Stringent conditions for the post make it difficult to fill
Short line for Kuwaiti regulator's top job
Reforming the Kuwaiti stock market is sure to be a tough job - so tough that the top 18 candidates have turned it down thus far. The Kuwaiti parliament approved in February a much-delayed bill to set up a watchdog for the bourse, which has been plagued with irregularities in prices and disclosure. The appointment of the chief should have taken place in May, according to the law. But analysts have said the stringent conditions for the job have made it difficult to fill. They include a five-year ban on all investments for the head and his family members.
"Let me tell you something, many among those whom I have called have declined and we have reached number 18, but we will make a choice soon," the Al Rai daily quoted Sheikh Nasser al Mohammed Al Sabah, the prime minister of Kuwait, as saying. The remarks were made in a Wednesday meeting with editors of local newspapers. The regulator is seen as a major step in reforming the state-dominated economy of Kuwait, which has plans to become a regional financial centre.
Sheikh Nasser said many of the candidates declined because "they had interests they cannot give up managing", but the government would not rush to fill the post. The regulator of the second-largest Arab bourse will oversee initial public offerings, mergers and acquisitions, and will have the power to impose fines and prison sentences, through a special court, of up to five years for violators. Kuwait officials recently enacted rules with which the country's 100 or so investment companies will have to comply by June 2012.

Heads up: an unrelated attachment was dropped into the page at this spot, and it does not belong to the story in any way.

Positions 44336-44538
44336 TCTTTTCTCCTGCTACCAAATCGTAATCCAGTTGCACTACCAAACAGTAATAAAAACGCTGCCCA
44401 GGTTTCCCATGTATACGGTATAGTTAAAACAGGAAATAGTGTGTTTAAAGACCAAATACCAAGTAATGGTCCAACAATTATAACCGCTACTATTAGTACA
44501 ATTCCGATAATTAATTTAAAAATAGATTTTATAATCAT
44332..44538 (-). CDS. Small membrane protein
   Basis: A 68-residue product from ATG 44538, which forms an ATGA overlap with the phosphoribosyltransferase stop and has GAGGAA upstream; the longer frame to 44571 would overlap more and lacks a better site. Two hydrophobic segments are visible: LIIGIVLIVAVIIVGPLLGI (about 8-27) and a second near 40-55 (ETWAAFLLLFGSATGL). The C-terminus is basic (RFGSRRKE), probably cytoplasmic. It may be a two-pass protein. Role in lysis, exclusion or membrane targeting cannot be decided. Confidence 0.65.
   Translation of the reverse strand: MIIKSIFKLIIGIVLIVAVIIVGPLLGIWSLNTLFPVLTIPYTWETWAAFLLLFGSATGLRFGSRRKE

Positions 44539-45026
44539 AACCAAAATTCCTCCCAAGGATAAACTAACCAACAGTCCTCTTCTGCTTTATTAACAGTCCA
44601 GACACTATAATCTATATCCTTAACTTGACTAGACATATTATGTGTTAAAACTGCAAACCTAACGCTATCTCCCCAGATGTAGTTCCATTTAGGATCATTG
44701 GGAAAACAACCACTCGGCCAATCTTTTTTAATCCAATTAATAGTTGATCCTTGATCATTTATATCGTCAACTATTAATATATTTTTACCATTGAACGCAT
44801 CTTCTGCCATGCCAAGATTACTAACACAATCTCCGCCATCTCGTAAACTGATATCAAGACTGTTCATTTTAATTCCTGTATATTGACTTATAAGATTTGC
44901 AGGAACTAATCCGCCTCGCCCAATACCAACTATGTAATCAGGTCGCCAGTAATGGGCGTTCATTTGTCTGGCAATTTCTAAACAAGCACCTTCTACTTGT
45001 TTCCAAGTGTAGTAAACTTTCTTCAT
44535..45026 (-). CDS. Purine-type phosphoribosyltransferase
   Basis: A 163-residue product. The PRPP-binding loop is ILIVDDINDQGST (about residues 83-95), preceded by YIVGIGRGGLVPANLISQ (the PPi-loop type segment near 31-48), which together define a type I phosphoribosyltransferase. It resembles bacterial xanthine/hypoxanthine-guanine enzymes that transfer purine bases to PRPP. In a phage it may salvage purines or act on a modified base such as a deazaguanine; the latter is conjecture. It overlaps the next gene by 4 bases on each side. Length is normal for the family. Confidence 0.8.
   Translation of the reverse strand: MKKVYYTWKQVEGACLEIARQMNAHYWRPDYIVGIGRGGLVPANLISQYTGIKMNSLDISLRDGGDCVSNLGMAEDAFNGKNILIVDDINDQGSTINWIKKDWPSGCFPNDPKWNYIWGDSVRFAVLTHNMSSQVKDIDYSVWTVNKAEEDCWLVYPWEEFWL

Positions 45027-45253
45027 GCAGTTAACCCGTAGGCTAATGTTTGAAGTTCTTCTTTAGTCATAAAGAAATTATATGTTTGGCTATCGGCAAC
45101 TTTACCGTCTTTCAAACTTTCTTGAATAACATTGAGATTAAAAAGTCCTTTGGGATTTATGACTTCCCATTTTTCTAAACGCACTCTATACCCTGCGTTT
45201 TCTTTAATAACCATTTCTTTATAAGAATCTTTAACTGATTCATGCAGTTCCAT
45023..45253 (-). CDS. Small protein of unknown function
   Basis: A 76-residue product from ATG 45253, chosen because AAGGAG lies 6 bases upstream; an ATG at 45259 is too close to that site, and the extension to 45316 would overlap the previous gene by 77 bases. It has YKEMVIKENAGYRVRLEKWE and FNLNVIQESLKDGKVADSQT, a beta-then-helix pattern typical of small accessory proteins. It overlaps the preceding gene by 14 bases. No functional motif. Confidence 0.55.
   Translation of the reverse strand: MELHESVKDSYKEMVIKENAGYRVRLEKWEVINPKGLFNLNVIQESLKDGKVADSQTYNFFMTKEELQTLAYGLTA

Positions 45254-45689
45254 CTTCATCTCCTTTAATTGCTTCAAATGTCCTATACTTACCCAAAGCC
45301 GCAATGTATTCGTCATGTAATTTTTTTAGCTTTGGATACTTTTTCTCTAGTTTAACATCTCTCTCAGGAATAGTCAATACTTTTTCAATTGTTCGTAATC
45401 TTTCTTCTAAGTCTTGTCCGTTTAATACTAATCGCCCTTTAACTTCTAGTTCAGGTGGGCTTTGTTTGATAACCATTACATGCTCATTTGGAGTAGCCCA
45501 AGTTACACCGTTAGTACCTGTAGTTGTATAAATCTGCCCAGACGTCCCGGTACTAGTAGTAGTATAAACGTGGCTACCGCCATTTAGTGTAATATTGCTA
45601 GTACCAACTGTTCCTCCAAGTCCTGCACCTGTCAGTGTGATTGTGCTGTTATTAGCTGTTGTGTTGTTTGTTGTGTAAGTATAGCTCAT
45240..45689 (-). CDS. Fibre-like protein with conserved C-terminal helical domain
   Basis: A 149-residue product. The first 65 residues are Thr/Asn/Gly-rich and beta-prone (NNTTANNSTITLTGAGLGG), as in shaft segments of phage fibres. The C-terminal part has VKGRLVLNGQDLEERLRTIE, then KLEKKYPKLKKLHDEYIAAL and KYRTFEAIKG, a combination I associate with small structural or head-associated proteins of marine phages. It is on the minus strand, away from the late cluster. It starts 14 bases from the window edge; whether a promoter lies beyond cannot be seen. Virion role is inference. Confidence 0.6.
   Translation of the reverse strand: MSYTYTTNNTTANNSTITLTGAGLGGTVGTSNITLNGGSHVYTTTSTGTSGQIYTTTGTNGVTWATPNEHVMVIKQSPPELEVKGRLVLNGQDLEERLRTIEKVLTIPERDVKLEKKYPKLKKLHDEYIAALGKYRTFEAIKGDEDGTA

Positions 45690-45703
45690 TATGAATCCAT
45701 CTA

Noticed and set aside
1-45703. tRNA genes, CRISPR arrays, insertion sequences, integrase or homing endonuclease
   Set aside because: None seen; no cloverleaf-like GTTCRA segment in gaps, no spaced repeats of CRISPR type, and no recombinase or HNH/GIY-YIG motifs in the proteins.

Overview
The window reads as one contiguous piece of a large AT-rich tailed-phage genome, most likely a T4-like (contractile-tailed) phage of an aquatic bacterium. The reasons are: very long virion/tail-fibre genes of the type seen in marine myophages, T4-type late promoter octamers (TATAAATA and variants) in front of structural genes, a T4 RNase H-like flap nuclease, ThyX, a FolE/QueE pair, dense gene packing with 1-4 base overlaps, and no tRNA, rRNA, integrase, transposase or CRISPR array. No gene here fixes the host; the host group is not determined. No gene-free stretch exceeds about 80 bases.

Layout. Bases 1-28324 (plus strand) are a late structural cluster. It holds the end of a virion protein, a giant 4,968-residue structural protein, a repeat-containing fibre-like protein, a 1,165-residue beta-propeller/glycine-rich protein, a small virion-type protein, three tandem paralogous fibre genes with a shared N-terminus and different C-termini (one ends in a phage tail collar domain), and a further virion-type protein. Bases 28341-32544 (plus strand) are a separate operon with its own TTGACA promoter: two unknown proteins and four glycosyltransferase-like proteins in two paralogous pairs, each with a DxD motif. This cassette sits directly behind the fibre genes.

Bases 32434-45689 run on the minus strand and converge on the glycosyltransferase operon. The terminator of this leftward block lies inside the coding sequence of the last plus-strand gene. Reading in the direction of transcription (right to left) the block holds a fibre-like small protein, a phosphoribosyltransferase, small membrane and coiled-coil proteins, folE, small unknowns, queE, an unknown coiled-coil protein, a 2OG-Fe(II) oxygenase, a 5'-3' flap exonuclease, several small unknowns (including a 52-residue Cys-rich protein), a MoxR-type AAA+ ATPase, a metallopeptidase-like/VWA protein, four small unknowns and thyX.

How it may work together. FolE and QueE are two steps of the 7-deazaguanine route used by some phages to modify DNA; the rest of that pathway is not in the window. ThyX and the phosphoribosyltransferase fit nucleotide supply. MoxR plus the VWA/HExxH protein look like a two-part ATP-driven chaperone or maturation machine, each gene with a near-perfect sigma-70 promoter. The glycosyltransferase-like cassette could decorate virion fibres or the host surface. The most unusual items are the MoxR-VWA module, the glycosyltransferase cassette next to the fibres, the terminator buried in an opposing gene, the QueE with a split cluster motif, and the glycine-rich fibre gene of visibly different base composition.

The regulations set a maximum leverage ratio of two to one and a cap on borrowing from foreign banks. At present, only about half of Kuwait's investment companies meet the criteria. In the first quarter 28 companies, comprising about 12 per cent of all listed companies in Kuwait, failed to submit financial results. Five of those were already suspended over missing financial information. Public companies in Kuwait are notorious for failing to meet profit-reporting deadlines, especially in times of economic distress.
* with Reuters